China’s unprecedented heat wave is another sign we aren’t ready for the reality of climate change

China’s unprecedented heat wave is another sign we aren’t ready for the reality of climate change

On August 18, when temperatures in part of Chongqing, China, climbed to a record 113 degrees Fahrenheit, it had been over 100 degrees for 11 days. But it had been brutally hot for even longer; China’s unprecedented heat started in June. The intensity, scope, and duration of the heat wave could make it the worst ever recorded in the world.

In Chongqing and Sichuan, the heat has led to more than a dozen wildfires. As the heat exacerbates a serious drought, more than 66 rivers in the region have dried up. In Sichuan, which gets the majority of its electricity from hydropower, the shrinking water supply has led to power shortages. Factories have shut down. Crops are wilting on farms. In Chongqing, the street has been so hot that one reporter saw the soles melt on his shoes.

The heat wave is the worst in China since its national climate center started keeping records 61 years ago. It’s also the type of event that climate change is making much more likely. “The frequency of unprecedented hot events has more than doubled in the East Asia region,” says Noah Diffenbaugh, a climate scientist at Stanford University. Extreme heat is also becoming more frequent in places that were historically mild. In the U.K., the record temperatures this summer would have been almost impossible without climate change. The heat wave in the Pacific Northwest in 2021 was so extreme that scientific models suggested it was statistically impossible.

Unfortunately, even if the world succeeds in dramatically reducing emissions, heat waves are likely to keep getting worse. The planet, so far, has warmed 1.1 degrees Celsius (equivalent to 1.9 degrees Fahrenheit). Under the Paris Climate Agreement, the most ambitious goal is to limit warming to 1.5 degrees Celsius (2.7 degrees Fahrenheit). Right now, the world may be on track for nearly 3 degrees of warming. Each fraction of a degree makes a difference.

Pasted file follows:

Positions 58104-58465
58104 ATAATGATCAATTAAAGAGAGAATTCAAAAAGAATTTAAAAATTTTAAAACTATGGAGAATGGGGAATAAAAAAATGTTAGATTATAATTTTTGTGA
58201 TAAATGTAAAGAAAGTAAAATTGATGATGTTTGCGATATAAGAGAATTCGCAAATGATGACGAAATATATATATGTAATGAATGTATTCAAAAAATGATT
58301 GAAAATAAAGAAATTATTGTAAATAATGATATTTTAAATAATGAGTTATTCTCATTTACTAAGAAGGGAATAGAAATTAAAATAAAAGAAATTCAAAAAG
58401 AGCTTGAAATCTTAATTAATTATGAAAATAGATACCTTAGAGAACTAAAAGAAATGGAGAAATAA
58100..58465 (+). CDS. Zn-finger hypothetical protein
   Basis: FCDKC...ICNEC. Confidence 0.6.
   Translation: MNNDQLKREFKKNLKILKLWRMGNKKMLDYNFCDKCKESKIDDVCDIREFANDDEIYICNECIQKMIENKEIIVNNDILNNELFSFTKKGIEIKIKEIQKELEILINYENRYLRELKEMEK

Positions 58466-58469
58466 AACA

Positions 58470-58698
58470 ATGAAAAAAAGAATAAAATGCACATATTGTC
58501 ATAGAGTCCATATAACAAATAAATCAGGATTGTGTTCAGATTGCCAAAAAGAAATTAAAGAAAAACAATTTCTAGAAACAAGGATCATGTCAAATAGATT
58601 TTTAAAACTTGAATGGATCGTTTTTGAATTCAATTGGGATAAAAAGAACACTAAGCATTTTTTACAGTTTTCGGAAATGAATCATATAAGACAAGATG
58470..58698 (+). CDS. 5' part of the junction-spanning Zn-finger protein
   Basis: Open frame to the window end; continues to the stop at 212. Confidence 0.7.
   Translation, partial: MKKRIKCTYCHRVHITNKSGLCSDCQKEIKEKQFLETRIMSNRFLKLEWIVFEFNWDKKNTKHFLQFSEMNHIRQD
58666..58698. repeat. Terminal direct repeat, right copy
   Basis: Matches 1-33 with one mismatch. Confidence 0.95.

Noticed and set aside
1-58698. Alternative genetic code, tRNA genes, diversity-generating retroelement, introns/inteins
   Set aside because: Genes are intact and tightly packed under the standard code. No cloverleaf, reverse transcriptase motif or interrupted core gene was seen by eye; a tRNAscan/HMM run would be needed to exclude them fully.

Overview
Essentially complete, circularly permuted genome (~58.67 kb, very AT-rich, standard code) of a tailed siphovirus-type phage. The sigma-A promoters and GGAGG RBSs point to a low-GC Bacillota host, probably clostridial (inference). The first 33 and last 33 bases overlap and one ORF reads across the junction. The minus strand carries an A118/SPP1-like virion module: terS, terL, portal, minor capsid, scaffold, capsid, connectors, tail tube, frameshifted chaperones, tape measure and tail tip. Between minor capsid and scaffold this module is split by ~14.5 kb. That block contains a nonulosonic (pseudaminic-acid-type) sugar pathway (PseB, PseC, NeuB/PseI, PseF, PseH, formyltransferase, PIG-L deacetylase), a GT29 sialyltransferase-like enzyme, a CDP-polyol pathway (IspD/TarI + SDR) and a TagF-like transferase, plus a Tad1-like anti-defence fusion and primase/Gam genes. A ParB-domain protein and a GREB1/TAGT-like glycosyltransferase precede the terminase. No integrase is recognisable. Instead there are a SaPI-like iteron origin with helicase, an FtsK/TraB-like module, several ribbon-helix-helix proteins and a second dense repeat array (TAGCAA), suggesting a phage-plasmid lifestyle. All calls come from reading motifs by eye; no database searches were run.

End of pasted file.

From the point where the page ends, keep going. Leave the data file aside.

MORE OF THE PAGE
“We know that for 1.1 degrees Celsius, we’re already in a climate where these unprecedented events are happening more frequently,” says Diffenbaugh. “And we can be very confident from many different studies that with additional global warming, not only will those odds of unprecedented events go up, but the severity of the most severe events will also increase.”

It’s clear that countries need to do more to prepare for the cascade of crises that come from extreme heat. Heat is already linked to more than 350,000 premature deaths in nine countries just in 2019. And it causes multiple other problems. In China alone, the fall rice harvest is threatened. As other crops wilted, food prices rose. Car and electronics factories temporarily shut down because of the lack of hydropower. Ships that normally carry cargo couldn’t travel down rivers because the water levels were so low. Some neighborhoods faced rolling blackouts. Electric vehicle drivers couldn’t charge their cars. And China started burning more coal power to replace the hydropower—adding carbon emissions that will only make future heat waves worse.

Now, heavy rain has started to fall in some parts of the country, making it cooler and helping restore power. But the heat-baked soil is so dry that the next catastrophe may be extreme flooding.

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